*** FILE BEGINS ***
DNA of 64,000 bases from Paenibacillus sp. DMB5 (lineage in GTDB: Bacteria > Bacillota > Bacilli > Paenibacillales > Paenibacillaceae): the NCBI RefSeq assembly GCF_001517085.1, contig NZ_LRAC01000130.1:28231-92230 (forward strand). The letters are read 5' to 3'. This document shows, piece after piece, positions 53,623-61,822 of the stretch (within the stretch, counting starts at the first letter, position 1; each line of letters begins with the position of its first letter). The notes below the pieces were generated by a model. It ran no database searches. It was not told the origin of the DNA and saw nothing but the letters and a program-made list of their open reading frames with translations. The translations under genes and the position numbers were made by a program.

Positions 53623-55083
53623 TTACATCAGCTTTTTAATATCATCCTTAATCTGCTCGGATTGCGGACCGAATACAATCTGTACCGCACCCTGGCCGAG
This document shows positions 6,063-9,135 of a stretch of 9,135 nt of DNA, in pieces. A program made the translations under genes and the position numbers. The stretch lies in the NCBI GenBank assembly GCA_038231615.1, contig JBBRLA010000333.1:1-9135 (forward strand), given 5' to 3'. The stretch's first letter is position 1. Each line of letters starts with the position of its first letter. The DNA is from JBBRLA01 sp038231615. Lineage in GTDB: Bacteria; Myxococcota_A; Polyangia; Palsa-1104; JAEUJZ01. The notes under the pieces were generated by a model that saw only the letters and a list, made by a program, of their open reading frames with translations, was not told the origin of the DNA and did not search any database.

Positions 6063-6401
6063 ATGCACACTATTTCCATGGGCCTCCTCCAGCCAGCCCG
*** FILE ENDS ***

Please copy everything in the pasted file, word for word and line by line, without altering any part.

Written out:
DNA of 64,000 bases from Paenibacillus sp. DMB5 (lineage in GTDB: Bacteria > Bacillota > Bacilli > Paenibacillales > Paenibacillaceae): the NCBI RefSeq assembly GCF_001517085.1, contig NZ_LRAC01000130.1:28231-92230 (forward strand). The letters are read 5' to 3'. This document shows, piece after piece, positions 53,623-61,822 of the stretch (within the stretch, counting starts at the first letter, position 1; each line of letters begins with the position of its first letter). The notes below the pieces were generated by a model. It ran no database searches. It was not told the origin of the DNA and saw nothing but the letters and a program-made list of their open reading frames with translations. The translations under genes and the position numbers were made by a program.

Positions 53623-55083
53623 TTACATCAGCTTTTTAATATCATCCTTAATCTGCTCGGATTGCGGACCGAATACAATCTGTACCGCACCCTGGCCGAG
This document shows positions 6,063-9,135 of a stretch of 9,135 nt of DNA, in pieces. A program made the translations under genes and the position numbers. The stretch lies in the NCBI GenBank assembly GCA_038231615.1, contig JBBRLA010000333.1:1-9135 (forward strand), given 5' to 3'. The stretch's first letter is position 1. Each line of letters starts with the position of its first letter. The DNA is from JBBRLA01 sp038231615. Lineage in GTDB: Bacteria; Myxococcota_A; Polyangia; Palsa-1104; JAEUJZ01. The notes under the pieces were generated by a model that saw only the letters and a list, made by a program, of their open reading frames with translations, was not told the origin of the DNA and did not search any database.

Positions 6063-6401
6063 ATGCACACTATTTCCATGGGCCTCCTCCAGCCAGCCCG